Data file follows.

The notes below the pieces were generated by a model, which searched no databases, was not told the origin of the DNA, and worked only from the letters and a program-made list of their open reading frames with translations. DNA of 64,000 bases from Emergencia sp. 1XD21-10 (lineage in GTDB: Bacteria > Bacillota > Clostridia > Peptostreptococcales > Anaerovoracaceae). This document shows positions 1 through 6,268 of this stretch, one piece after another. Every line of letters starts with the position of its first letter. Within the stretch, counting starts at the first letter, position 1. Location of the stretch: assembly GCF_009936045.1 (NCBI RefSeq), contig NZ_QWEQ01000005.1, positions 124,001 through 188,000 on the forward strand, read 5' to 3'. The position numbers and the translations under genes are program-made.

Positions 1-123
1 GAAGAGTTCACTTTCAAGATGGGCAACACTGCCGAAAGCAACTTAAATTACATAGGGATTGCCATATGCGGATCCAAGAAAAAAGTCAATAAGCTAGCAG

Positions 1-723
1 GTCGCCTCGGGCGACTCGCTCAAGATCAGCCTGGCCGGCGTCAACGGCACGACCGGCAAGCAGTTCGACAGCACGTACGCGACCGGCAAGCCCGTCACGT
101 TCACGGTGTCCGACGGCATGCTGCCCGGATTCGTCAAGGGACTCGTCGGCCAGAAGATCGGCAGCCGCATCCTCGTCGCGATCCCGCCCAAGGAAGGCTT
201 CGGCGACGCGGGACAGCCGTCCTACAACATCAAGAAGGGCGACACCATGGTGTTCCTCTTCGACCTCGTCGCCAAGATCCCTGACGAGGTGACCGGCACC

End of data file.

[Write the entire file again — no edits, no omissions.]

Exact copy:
The notes below the pieces were generated by a model, which searched no databases, was not told the origin of the DNA, and worked only from the letters and a program-made list of their open reading frames with translations. DNA of 64,000 bases from Emergencia sp. 1XD21-10 (lineage in GTDB: Bacteria > Bacillota > Clostridia > Peptostreptococcales > Anaerovoracaceae). This document shows positions 1 through 6,268 of this stretch, one piece after another. Every line of letters starts with the position of its first letter. Within the stretch, counting starts at the first letter, position 1. Location of the stretch: assembly GCF_009936045.1 (NCBI RefSeq), contig NZ_QWEQ01000005.1, positions 124,001 through 188,000 on the forward strand, read 5' to 3'. The position numbers and the translations under genes are program-made.

Positions 1-123
1 GAAGAGTTCACTTTCAAGATGGGCAACACTGCCGAAAGCAACTTAAATTACATAGGGATTGCCATATGCGGATCCAAGAAAAAAGTCAATAAGCTAGCAG

Positions 1-723
1 GTCGCCTCGGGCGACTCGCTCAAGATCAGCCTGGCCGGCGTCAACGGCACGACCGGCAAGCAGTTCGACAGCACGTACGCGACCGGCAAGCCCGTCACGT
101 TCACGGTGTCCGACGGCATGCTGCCCGGATTCGTCAAGGGACTCGTCGGCCAGAAGATCGGCAGCCGCATCCTCGTCGCGATCCCGCCCAAGGAAGGCTT
201 CGGCGACGCGGGACAGCCGTCCTACAACATCAAGAAGGGCGACACCATGGTGTTCCTCTTCGACCTCGTCGCCAAGATCCCTGACGAGGTGACCGGCACC